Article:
The Religious Experience of CrossFit
Explore the exalting thrill of high intensity training.
First Ekiden then everything else.
The Ekiden (駅伝), or long-distance relay race, has captured the imagination of Japanese sports culture for the past century. This notoriously challenging marathon is defined by its gruelling training and punishing distances that confront the limits of mind and body. Run over a period of two days, the Japanese Ekiden exists as one of the longest mass endurance races in the world, with each runner in the relay running the equivalent of a half marathon (219 kilometres) in each leg of the race. As a physical testimony to the mental endurance and tenacity of each participant, the Ekiden is perceived by corporations and universities as indicative of a man’s work attitude and place in society.
Comprised of the characters for “station” (駅) and “transmit” (伝), the Japanese Ekiden (駅伝) pays homage to the hikyaku messengers or ‘flying feet’ of the medieval and early modern Edo period. Shuttling between road stations on foot, the hikyaku couriers of medieval Japan transported currency, letters and packages across major highways connecting capital cities like Osaka and Edo. This distance spanned a total of 500 kilometres and took an average of six days to complete. However, by the end of the 17th Century, the indomitable energy and speed of these pioneer runners brought a greater expediency and efficiency to the practice. Haya hikyaku , or quick messengers, ran through the night, making fewer stops and were able to complete the journey in as little as three and a half days.
As an incredible feat of endurance and perseverance, the nature of the Ekiden resonates deeply with the Japanese philosophy of work and is often used as a yardstick by which corporations and universities measure a man’s worth and character. In most cases, running teams are founded by Japanese institutions such as Konika, Minolta, Honda and Toyota. Cumulatively, these Japanese companies have supported the professional running careers of hundreds of athletes and represent the ideological and administrative backbone of the sport. “Many companies are really into getting the best runners in the country, ” says Finn. This practice dates back to an era following the Second World War, when individual endeavour expanded beyond the self to serve company and country. By aligning themselves with an Ekiden team, runners and workers are unified under a strong esprit de corps.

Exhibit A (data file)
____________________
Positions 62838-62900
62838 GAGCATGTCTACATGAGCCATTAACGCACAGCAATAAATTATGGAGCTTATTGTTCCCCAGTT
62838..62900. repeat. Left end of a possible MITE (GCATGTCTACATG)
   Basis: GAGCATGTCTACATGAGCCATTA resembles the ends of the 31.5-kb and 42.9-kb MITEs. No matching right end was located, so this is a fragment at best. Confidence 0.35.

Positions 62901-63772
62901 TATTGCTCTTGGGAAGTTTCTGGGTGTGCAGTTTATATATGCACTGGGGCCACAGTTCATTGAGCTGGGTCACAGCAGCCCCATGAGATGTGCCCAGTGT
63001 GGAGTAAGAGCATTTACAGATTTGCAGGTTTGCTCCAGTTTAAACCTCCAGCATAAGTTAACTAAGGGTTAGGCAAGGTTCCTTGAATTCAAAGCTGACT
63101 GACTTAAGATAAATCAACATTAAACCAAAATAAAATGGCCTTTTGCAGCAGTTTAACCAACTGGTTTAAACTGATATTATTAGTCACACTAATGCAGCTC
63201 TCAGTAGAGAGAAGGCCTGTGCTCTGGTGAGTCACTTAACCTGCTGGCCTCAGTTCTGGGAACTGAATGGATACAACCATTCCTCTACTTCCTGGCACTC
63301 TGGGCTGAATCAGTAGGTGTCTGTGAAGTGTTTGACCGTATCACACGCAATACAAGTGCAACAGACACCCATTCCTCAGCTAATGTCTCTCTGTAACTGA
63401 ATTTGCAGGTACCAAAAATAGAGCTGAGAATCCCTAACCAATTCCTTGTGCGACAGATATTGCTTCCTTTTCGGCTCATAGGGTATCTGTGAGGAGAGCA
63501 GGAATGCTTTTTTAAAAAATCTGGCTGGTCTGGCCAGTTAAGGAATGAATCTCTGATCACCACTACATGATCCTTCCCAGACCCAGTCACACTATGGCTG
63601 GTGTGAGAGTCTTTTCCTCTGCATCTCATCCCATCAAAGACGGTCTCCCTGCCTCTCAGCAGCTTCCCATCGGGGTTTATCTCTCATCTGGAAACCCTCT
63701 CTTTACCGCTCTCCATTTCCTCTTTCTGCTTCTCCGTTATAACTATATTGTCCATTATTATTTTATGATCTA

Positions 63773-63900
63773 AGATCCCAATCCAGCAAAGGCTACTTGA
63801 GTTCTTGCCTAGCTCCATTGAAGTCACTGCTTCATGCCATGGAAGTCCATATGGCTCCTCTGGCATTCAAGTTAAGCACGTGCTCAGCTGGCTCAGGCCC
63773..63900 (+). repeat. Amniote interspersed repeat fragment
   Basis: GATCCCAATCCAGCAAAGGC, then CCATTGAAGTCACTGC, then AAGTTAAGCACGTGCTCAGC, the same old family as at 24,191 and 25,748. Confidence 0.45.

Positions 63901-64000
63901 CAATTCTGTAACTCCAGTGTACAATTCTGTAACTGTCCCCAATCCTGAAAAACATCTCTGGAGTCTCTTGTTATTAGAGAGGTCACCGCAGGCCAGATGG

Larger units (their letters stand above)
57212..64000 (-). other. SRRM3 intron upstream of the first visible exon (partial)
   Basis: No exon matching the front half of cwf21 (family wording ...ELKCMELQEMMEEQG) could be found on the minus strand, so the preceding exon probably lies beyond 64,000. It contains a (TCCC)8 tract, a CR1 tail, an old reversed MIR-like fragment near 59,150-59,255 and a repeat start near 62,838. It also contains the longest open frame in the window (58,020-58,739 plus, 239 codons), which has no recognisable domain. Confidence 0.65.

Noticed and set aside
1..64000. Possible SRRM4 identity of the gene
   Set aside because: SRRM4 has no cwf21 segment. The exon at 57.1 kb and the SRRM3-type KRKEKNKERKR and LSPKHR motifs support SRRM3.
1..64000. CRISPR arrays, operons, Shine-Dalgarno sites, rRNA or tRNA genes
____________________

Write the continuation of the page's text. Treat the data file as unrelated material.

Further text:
“You will never see anything like it in the world,” remarks Finn on the dramatics of an Ekiden race. “When they cross the line, there are people on hand with gas and air as if they are about to die from lack of oxygen; they are rolling around on the floor, they are crying, their teammates come and wrap them in towels and try to get them up”. “The traditional Japanese approach is to work hard”, observes the author, “effort is hugely valued in Japan and runners often get more coverage if their finish is dramatic. It is more important than winning”. With sport often perceived as a form of work, participating in the Ekiden is undertaken with the same relentless dedication and commitment brought to one’s professional career.
There are many philosophical and cultural concepts that underpin the spirit of the Ekiden. None more than the belief in the transformative potential of physical pain towards building character, social responsibility and self-awareness. In the process of training, athletes will endure sustained periods of strain and effort that continuously test their commitment to a greater cause. Across the nation, staggering broadcasts of fatigued runners on the brink of victory will elevate runners to the status of icon and myth. In his book, The Way of the Runner: A Journey Into the Fabled World of Japanese Running, the author states, “running too, can be a way to self-fulfilment. It has a purity, a power, a way of clearing the mind that few other activities possess. Sometimes it may seem unlikely, as we creak and struggle along, our legs heavy and tired, but then come those moments when we break through and our bodies begin to feel light, strong, at one with the earth”.
Adharanand Finn is an editor at The Guardian, freelance journalist, and the author of The Way of the Runner: A Journey Into the Fabled World of Japanese Running. His latest book Running with the Kenyans was nominated the Sunday Times Sports Book of the Year and won Best New Writer at the British Sports Book Awards. To research his latest book he moved to Japan to discover more about this unique running culture and what it might teach us about the sport and country. For more information on Adharanand Finn follow him on Twitter @adharanand.
Article from the issue :